PERSPECTIVES Volume 8 Number 2 April 1999
SUBSTANCE ABUSE TREATMENTS The use of alcohol and other drugs becomes abusive when it interferes with a person’s physical, psychological, or social well-being over time. Although it is not the HIV test counselor’s role to assess whether or not a client abuses substances, knowledge of treatment approaches and procedures can be helpful when counseling clients who are in treatment, who have undergone treatment, or who state that they have a substance abuse problem. This issue of PERSPECTIVES provides an introduction to substance abuse treatment and its effect on HIV risk. The Implications for Counseling section explores stages of change related to substance use and presents strategies for providing referrals for clients who might be abusing substances or who are at risk for substance abuse.
Research Update In 1995, two million people entered publicly funded substance abuse treatment programs in the United States—54 percent for alcohol treatment and 46 percent for other drug treatment.1 A substance can be alcohol or another drug, whether it is illegal, sold by prescription, or sold as an over-the-counter medication. 2 Substance use can increase HIV risk either directly, through the sharing of drug injection equipment, or indirectly, by lowering inhibitions and affecting judgment.* *For more information about the effect of substances on HIV risk behaviors, refer to the following issues of PERSPECTIVES: Injection Drugs & Harm Reduction (Volume 6, Number 6), September 1997; Speed & Crack & HIV Risks (Volume 6, Number 3), April 1997; and Alcohol and Its Effects on Behavior (Volume 5, Number 4), October 1996.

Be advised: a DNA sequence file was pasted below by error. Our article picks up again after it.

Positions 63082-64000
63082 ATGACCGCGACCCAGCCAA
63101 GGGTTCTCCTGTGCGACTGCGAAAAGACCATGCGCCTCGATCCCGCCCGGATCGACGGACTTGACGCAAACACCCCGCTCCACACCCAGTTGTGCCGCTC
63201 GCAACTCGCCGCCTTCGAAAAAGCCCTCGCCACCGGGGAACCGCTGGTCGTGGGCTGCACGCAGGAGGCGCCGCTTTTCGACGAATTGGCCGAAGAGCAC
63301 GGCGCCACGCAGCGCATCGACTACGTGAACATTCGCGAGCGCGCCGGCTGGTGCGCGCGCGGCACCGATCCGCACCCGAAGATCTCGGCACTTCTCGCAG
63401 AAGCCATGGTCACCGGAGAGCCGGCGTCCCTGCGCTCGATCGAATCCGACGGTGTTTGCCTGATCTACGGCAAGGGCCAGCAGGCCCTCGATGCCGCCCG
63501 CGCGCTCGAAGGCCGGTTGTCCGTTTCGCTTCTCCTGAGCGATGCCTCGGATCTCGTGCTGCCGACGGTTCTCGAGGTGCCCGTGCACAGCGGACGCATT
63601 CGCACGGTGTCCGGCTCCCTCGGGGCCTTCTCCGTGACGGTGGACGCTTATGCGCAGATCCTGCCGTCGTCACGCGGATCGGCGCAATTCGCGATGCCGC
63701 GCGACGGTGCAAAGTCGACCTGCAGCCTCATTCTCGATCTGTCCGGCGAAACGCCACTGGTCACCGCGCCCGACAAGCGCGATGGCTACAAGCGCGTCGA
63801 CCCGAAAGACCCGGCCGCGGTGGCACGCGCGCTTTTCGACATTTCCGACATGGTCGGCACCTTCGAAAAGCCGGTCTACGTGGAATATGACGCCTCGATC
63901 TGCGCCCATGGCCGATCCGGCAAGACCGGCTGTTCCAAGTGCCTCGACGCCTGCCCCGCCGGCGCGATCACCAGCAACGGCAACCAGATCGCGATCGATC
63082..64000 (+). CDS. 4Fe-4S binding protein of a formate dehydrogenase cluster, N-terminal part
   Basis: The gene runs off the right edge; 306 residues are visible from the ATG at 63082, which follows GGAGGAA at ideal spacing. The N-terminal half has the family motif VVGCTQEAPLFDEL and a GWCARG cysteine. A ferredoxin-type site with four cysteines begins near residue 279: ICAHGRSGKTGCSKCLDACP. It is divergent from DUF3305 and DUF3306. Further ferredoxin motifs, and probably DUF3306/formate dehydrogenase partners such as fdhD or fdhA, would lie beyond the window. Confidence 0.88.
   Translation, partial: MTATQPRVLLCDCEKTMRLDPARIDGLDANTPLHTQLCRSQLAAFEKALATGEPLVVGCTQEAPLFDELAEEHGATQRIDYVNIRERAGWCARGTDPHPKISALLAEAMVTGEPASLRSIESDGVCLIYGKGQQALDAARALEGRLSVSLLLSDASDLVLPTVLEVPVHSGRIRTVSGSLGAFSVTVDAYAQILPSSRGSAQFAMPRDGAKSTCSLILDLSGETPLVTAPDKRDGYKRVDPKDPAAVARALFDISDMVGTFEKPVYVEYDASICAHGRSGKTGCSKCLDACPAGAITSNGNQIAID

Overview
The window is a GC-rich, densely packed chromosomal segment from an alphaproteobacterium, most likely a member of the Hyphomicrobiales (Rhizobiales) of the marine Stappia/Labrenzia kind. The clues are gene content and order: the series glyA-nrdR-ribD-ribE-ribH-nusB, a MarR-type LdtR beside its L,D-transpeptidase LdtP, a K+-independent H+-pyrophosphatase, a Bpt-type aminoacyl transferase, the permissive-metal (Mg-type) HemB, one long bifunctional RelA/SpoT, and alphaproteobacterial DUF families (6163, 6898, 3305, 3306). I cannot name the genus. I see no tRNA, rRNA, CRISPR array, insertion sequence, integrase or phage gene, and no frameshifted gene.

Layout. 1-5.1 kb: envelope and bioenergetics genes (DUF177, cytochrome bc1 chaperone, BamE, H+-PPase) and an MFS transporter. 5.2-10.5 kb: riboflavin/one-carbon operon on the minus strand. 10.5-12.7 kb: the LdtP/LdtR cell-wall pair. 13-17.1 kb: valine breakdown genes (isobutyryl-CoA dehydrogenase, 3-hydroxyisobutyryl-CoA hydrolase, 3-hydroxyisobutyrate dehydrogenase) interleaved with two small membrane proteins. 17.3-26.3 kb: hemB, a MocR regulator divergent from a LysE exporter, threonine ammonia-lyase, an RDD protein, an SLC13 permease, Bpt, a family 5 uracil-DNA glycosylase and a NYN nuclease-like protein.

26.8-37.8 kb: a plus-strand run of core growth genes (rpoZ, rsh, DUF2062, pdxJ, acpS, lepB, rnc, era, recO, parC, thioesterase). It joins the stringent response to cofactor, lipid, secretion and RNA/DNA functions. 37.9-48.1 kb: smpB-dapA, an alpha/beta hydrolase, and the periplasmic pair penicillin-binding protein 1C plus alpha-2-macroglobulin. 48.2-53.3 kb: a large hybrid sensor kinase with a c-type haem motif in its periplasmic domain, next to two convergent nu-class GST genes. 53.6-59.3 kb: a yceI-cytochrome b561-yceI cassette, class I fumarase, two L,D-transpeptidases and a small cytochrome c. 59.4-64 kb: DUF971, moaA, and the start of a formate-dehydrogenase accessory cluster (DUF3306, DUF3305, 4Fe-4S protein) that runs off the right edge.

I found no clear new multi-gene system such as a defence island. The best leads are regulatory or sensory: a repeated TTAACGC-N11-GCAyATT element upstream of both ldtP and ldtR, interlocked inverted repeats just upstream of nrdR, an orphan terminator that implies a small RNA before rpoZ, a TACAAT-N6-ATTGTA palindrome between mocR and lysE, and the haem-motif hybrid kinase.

According to a national survey, 82 percent of people who are at least 12 years old have consumed alcohol at some time in their lives, and 36 percent have used illegal drugs. 3 A 1996 study found that half of all new HIV infections in the United States occurred among injection drug users.4 Substance Use and Abuse Although substance use is common, it is not always problematic; most people who use substances do not abuse them. “Substance abuse” is a pattern of repeated use that causes harmful consequences.2 After heavy and prolonged use of some substances, a person who discontinues or reduces use may experience physical or psychological withdrawal, which can cause distress or impair important areas of functioning. People who experience withdrawal are likely to crave and use the substance to prevent or diminish withdrawal symptoms.2